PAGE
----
Making the splines

To make the keys and legs, I used a butterfly spline bit. It is shaped with 14° angles on top and bottom, widening out to meet in the middle. This cuts one side of the spline in a single pass and makes the setup pretty easy. I used a height gauge to set the widest point at 9/16" and made a test cut on some scrap to set the fence. 

The bit should cut the entire side of the stock, leaving a sharp edge on both top and bottom. Be careful not to cut so deep that you remove material from the top or bottom, which would make the splines too narrow. Make one pass on each side of the leg stock and the spline stock (Fig. 6).

If you don’t have a butterfly bit, you can make the spline stock using your dovetail bit. Set the top of the bit to 9/16" and again set the fence to just leave a sharp point at the bottom, then flip the part end for end and cut the other side (Fig. 7). This requires four passes instead of two, and it takes a bit of fussing to make sure that the bit cuts exactly half of the face with each pass. 

Test the fit. At this point, I prefer to have the splines just a little too tight in the holes. A gapless fit is important, so I usually take the time to file the faces by hand.

Cutting the splines

With the spline stock made, it can be cut to size and fitted. The two flush splines are cut to ¾" long. Return to the table saw and zero-clearance insert. Because these parts are so small at this stage, I used a stop block and held the end in place with the tip of my push stick as I cut the splines from the blank (Fig. 8). You have plenty of stock, so cut an extra or two just in case.

The chopstick rests get a matching butterfly detail at the top. For safety, cut the top detail before cutting to length. Precut a 4" long piece, and then tilt the saw blade to 14°. Set the height to just cut halfway through, and then make two cuts (Fig. 9), flipping the piece between passes. Do this to both ends, then set your stop block to 1½" and cut a rest from each end of the part (Fig. 10). Use a clamp to keep your fingers out of harm’s way.

Pause in your spline work and check to see if the top has dried. To cut the bevels on the ends of the tray, set your table saw blade to 25° and your fence to 3/8" Cut off the bottom corner of each end (Fig. 11).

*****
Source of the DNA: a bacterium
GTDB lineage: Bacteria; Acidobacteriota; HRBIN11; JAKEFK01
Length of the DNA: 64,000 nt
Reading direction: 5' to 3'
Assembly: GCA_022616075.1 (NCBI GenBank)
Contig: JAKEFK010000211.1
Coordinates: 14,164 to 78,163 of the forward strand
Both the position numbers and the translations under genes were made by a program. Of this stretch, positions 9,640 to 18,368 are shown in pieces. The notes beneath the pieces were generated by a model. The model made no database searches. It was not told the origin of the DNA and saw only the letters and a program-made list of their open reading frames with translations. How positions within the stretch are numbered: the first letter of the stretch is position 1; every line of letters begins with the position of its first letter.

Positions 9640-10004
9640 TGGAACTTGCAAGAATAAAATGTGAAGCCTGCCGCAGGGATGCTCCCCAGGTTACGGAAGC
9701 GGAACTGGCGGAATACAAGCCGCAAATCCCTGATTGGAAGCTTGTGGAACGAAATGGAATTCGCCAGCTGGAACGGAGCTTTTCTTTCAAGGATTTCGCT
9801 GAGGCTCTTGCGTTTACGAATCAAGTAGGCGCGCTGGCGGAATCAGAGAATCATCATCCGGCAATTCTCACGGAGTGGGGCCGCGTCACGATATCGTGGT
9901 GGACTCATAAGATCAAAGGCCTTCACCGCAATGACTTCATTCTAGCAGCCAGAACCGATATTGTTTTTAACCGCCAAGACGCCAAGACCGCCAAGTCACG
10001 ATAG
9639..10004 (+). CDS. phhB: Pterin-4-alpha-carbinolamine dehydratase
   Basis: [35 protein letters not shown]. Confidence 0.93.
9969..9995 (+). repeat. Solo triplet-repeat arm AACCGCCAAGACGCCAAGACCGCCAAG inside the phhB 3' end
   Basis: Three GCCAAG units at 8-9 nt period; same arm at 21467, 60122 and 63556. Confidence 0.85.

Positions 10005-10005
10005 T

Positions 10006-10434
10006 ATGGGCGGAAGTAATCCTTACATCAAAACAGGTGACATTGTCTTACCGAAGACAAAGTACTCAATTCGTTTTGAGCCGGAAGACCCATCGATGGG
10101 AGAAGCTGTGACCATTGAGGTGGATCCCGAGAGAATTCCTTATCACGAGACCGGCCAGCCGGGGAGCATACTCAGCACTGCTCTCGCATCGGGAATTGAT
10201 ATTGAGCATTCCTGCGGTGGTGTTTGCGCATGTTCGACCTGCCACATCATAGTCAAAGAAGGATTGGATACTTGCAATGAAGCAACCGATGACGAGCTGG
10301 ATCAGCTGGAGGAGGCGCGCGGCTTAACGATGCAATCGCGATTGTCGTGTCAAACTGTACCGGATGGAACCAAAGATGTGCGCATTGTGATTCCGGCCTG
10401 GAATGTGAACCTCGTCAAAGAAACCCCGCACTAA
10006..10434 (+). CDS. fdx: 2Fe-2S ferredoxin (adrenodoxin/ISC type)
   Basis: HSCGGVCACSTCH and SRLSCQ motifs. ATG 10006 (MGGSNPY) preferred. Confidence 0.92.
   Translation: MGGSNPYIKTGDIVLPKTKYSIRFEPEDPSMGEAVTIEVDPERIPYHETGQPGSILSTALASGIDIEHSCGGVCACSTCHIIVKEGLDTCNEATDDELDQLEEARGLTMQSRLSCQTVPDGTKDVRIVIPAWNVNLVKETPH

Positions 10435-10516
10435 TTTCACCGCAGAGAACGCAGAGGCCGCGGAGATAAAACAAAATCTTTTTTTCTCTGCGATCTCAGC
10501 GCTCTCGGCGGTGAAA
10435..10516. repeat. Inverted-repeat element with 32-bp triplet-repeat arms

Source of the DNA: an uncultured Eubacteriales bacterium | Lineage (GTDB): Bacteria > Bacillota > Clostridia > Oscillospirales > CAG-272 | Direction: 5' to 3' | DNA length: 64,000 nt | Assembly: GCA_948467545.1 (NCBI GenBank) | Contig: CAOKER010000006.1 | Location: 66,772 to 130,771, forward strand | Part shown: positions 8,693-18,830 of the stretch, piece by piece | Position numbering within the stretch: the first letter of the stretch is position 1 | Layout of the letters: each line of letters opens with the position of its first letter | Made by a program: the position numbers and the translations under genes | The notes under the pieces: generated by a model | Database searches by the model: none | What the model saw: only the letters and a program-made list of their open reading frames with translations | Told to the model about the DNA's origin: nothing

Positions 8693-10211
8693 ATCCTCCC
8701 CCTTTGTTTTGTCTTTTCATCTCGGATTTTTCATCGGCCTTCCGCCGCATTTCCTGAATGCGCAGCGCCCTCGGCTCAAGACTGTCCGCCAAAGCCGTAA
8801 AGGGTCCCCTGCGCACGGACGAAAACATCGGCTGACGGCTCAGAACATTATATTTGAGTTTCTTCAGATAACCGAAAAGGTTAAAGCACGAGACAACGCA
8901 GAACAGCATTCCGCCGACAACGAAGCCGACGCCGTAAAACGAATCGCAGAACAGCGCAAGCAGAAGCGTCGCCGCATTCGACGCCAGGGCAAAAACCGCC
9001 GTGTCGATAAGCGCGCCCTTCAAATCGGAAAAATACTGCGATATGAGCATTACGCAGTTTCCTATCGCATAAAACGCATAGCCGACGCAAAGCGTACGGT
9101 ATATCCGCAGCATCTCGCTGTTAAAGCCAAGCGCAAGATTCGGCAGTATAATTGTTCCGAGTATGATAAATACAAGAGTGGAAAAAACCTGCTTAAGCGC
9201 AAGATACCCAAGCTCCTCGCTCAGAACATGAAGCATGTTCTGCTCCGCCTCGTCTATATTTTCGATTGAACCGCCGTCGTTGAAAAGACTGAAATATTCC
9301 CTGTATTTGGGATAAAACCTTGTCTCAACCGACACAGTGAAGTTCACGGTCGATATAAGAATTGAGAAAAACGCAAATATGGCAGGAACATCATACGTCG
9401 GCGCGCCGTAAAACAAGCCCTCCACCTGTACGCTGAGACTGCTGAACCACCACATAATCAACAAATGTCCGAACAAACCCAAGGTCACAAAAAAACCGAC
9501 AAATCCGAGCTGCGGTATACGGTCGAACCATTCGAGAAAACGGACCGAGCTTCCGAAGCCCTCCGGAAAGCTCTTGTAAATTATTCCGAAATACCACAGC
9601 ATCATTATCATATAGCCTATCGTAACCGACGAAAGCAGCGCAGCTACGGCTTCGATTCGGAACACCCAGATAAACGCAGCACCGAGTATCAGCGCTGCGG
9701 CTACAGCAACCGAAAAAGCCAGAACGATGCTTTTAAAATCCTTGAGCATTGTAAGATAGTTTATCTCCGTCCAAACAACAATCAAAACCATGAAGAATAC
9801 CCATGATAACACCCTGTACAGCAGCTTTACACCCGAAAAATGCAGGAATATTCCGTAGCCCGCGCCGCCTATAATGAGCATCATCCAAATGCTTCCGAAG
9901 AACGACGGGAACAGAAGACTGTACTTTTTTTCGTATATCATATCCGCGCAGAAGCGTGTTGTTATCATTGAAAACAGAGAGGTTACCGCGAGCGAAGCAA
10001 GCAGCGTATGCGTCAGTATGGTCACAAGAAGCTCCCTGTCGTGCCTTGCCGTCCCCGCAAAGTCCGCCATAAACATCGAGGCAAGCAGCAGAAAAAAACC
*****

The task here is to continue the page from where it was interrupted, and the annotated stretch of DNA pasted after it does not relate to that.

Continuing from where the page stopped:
Now sand the tray smooth and begin fitting the splines. My design has the two chopstick rests at opposite corners. Since most people are right-handed, this would put the chopsticks on the right side of each diner when seated opposite each other in Japanese style. Use a fine file and shave down the splines as needed, checking the fit often (Fig. 12). If you milled your stock carefully, this should be just a few minutes’ work. Be very careful to hold the file flat on the face you are working. Rounding over an edge will show as a gap when inserted. 

The splines should fit pretty snugly, but if they are too tight, they might cause the cherry end to separate from the bamboo. With the proper fit, they will keep the ends attached even if the glue joint fails. All four splines should be flush to the bottom of the tray. Use the file to then ease the sharp edges of the chopstick rests. Bevel them carefully, as rounded edges won’t match all the sharp corners and angles on the rest of the piece. Before mounting the legs, sand or scrape the tray smooth on top and bottom.

Now the leg stock you made along with the splines can be crosscut to length. Again, be very precise and make sure the pieces are exactly matched to the width of the tray. Go easy on the glue; the fit will be tight, and you may get a lot of squeeze-out. Slide the legs into the dovetail grooves and let them dry. With a proper fit, you won’t have to clamp them. After they are finished drying, use the file or a block plane and add a very small chamfer along the sharp bottom edge.


Finishing this project could not be easier. Since food will be served on it, use a salad bowl finish. It simply wipes on with a rag. The first coat will soak right in, so don’t be shy about flooding the surfaces. Wipe off the excess and set the tray aside to dry. Follow the directions for your brand. I applied three coats, sanding between the first two with a 320-grit sponge and then using a brown paper bag between coats two and three.

As much as I enjoy building the larger, more complicated projects I normally do in my shop, these smaller, one-weekend gift-type projects always remind me of how much fun the shop can be. Package this tray with a cookbook, sushi-making kit and a set of fancy chopsticks, and it becomes a wonderful handcrafted gift for the sushi lover in your life. 


Bamboo riser stock: Northwest Bamboo
Purpleheart, cherry: Woodcraft Supply
Butterfly spline bit: Eagle America
14° Dovetail bit: Eagle America

Ralph Bagnall

A professional woodworker for 20 years, Ralph Bagnall builds reproduction furniture in his home shop, and has been teaching and writing about woodworking for the past several years. He lives and works in Murfreesboro, Tenn.


Write Comment

Write Comment

You must be logged in to write a comment. Log In

Top of Page